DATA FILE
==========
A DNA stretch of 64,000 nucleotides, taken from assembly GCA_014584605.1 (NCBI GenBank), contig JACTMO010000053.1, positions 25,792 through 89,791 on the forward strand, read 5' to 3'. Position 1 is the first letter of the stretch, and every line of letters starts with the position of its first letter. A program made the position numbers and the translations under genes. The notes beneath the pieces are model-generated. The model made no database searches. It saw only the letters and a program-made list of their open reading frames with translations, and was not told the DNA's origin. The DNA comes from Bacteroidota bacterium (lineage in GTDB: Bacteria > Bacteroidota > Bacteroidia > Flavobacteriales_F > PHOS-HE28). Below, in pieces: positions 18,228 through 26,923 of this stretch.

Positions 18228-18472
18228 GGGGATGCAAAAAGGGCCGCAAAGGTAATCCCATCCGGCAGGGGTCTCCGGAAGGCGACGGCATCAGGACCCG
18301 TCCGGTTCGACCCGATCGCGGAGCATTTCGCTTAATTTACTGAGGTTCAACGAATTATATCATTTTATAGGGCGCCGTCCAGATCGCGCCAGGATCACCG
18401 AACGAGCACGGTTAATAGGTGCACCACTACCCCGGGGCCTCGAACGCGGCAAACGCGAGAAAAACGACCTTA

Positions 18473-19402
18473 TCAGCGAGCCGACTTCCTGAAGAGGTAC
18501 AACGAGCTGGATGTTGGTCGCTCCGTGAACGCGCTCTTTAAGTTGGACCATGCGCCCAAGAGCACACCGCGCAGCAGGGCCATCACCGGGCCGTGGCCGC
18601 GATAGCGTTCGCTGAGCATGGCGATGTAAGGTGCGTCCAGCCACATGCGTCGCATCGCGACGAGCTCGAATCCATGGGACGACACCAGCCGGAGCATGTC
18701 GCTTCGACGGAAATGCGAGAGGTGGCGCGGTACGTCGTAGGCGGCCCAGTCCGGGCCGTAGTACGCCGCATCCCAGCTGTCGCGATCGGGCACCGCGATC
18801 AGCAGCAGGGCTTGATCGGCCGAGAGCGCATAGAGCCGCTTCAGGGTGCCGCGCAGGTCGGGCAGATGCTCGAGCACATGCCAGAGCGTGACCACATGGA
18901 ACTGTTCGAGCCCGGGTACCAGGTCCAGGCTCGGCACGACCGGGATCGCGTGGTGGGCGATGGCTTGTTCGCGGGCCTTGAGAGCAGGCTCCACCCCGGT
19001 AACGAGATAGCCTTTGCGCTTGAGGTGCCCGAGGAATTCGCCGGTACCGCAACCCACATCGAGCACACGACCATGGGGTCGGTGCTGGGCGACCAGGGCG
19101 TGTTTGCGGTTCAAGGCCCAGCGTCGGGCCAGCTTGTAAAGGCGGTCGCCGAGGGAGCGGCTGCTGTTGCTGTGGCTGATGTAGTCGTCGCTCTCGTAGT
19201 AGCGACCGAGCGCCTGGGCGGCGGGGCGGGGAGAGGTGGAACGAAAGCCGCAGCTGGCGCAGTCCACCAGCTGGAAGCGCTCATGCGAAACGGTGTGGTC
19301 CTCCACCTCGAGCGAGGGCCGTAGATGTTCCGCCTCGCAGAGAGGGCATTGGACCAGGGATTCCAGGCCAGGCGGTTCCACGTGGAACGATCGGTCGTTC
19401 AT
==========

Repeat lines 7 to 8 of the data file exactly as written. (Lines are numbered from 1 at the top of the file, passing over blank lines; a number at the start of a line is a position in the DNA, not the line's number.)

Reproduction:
18473 TCAGCGAGCCGACTTCCTGAAGAGGTAC
18501 AACGAGCTGGATGTTGGTCGCTCCGTGAACGCGCTCTTTAAGTTGGACCATGCGCCCAAGAGCACACCGCGCAGCAGGGCCATCACCGGGCCGTGGCCGC